Elevation: 431 ft
GPS: 18.979, -70.225 Google Map · Climbing Area Map
Page Views: 72,775 total · 825/month
Shared By: Marcus Floyd on Apr 10, 2013


The Dominican Republic is a nation on the island of Hispaniola, part of the Greater Antilles archipelago in the Caribbean region. The western third of the island is occupied by the nation of Haiti. By area and population, the Dominican Republic is the second largest Caribbean nation (after Cuba), with 48,442 square kilometres (18,704 sq mi) and an estimated 10 million people. The Dominican Republic has the highest peaks of the West Indies and mountains show a direction northwest-southeast. The mountains are separated by valleys with the same general direction. Cordillera Septentrional (in English, "Northern Range"). It runs parallel to the north coast, with extensions to the northwest, the Tortuga Island, and to the southeast, the Samaná Peninsula (with its Sierra de Samaná). Its highest mountain is Diego de Ocampo, close to Santiago, with 1,249 m. The Cibao Valley (Dominican Republic) is the largest and the most important valley of the country. This long valley stretches from North Haiti, where is called Plaine du Nord, to Samaná Bay.

Getting There

Head south of the state of Florida, by plane or boat. Once there, contact a local climber for suggestions to the best spots.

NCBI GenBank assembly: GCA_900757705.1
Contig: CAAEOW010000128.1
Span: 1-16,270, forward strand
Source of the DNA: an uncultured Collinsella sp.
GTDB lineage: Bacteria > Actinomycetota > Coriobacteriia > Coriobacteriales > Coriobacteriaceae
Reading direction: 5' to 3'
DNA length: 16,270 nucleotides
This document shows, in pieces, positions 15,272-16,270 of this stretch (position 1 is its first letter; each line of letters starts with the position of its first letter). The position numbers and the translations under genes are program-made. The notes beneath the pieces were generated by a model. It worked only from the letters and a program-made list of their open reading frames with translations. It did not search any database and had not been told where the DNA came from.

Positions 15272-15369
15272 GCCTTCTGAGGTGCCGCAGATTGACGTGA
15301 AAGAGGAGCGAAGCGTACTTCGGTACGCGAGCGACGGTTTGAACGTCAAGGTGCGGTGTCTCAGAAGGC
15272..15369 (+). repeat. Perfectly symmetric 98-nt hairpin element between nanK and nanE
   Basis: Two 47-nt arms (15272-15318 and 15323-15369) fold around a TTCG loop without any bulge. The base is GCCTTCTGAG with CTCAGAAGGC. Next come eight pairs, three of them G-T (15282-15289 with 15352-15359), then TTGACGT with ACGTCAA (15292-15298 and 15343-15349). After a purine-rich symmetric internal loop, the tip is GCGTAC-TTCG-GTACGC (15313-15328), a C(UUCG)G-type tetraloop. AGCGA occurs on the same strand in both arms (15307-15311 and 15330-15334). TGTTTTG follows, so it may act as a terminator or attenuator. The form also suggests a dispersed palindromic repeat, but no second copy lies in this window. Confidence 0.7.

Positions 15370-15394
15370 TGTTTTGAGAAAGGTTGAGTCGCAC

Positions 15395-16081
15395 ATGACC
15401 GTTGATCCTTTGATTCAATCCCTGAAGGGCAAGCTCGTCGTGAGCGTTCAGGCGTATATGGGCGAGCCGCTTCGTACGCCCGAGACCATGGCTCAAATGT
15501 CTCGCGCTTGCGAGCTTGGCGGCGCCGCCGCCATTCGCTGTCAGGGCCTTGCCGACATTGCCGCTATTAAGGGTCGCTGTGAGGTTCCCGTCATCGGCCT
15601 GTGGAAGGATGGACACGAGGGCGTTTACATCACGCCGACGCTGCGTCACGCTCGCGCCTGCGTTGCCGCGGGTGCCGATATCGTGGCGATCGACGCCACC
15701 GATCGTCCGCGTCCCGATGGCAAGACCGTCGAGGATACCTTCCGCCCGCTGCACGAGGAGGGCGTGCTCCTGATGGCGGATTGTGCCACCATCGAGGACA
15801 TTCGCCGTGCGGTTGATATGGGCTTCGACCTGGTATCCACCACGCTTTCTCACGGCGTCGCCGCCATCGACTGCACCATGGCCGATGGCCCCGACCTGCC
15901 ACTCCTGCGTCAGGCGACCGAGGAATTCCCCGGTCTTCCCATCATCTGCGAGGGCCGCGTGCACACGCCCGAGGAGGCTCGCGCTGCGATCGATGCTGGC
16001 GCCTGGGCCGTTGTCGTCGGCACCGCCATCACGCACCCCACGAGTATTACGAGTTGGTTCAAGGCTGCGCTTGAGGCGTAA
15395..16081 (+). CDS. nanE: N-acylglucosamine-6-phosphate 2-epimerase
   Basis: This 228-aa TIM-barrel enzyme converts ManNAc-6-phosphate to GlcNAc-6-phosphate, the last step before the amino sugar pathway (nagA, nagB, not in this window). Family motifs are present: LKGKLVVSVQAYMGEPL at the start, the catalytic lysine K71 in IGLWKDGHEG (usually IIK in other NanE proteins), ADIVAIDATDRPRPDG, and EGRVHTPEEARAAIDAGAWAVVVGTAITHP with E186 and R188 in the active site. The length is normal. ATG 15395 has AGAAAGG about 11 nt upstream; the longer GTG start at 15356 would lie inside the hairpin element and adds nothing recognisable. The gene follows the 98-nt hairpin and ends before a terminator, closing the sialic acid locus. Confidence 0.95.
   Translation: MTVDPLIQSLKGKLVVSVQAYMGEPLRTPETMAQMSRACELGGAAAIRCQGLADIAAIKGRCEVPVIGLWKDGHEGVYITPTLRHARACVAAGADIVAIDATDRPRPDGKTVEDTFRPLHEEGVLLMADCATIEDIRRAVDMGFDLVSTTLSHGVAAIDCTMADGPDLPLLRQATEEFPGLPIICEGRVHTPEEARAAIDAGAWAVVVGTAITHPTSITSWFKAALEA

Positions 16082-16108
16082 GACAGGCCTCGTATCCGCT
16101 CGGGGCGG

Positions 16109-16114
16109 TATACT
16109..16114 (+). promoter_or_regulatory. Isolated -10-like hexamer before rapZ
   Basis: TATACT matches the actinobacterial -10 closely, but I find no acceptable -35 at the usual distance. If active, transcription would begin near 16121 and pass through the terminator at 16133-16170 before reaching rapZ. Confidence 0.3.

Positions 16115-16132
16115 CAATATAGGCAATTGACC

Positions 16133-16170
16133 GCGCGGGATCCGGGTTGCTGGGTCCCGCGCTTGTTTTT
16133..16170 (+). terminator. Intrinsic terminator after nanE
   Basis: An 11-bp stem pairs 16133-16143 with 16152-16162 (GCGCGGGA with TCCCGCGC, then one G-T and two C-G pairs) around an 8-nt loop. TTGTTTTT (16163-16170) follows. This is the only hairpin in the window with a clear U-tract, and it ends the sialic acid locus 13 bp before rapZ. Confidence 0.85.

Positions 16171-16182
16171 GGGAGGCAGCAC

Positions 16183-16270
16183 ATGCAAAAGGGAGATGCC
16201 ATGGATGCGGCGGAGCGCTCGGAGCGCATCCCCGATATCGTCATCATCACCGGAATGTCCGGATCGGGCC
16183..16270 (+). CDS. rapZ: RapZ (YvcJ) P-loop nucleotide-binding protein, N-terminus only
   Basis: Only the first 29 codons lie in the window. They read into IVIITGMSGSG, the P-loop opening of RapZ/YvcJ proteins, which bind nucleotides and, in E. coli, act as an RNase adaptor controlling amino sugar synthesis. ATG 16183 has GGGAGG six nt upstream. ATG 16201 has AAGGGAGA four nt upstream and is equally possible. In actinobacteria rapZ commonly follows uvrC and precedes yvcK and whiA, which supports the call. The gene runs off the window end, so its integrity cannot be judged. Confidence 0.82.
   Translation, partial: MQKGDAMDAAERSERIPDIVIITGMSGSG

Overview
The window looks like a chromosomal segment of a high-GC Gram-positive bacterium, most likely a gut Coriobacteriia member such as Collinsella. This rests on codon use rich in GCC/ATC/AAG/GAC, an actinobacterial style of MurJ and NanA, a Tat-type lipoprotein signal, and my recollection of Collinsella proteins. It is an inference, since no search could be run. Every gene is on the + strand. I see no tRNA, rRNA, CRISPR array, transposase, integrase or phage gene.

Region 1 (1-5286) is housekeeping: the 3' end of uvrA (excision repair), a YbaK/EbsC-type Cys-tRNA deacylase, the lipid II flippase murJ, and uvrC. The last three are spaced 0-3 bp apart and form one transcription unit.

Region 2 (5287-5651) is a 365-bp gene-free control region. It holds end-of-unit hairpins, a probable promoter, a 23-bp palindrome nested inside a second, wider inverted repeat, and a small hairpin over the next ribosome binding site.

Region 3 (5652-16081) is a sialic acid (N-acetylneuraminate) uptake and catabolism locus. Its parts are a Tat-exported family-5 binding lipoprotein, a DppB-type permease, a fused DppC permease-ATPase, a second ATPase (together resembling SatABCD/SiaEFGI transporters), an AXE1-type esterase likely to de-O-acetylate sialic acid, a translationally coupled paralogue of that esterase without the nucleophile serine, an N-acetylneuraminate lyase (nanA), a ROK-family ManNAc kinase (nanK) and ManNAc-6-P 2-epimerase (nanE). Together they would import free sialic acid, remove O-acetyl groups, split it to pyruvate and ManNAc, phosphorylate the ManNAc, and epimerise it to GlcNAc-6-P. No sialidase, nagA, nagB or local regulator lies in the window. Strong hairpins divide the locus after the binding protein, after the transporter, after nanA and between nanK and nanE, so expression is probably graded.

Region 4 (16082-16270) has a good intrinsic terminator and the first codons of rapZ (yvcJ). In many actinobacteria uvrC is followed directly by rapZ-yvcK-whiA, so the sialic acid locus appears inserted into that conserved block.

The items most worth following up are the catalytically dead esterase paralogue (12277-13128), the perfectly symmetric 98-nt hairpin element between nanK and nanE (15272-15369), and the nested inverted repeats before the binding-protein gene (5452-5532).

Getting There: One option submitted by a climber-
"We rented a car for a day (cost us about $75.00 USD) and did the super easy drive to Bayahibe. If you don't have international service (which we did not) we downloaded our maps from google when we had wifi and used them to guide us the rest of the way there. If you are traveling from Punta Cana note that highway 3 is toll road (both directions), In total we spend 1200 Dominican Pesos on the toll road. After an hour of driving, we pulled off the paved road and headed down a dirt road (left turn when coming off from highway 3). 5 minutes in we hit a gate where we had to pay 20 Dominican Pesos per person. Another 15-20 minutes of driving we found a large parking area. A person who was there helped guide us the 5 minutes up the road and trail to the cliffs."

The Climbing:
"Whoever has been establishing the climbing is doing a great job with developing the area!!! The rock is solid and so unclimbed that the limestone is still fairly sharp. The bolt/slung voids are adequately spaced. The anchors we came across on various routes left a little to be desired (e.g., really thin trees slung, worn gear hung for rappelling down) but not so uncomfortable that we stopped climbing. For a lot of the anchors I pulled the rope through and rappelled down rather than getting lowered, just to avoid unneeded wear on the gear that was there (and my rope)."

Other Considerations:
"From the same parking area you can take a 20 minute hike to a really amazing swimming hole/cave, I am highly suggesting that you do this! If you do go to the cave pack a flashlight or even better a waterproof light. After climbing, hiking and swimming we asked around for some places to go to grab some food. A local suggested we head into Los Melones for food, the suggestion did not disappoint! The town is a cool spot known for its access to great snorkeling and diving sites, so it has a bustling port shuttling ocean goers. We ended up getting amazing seafood and cold beers at Restaurante Dona Carla, I would suggest checking out the restaurant and town if you have time."

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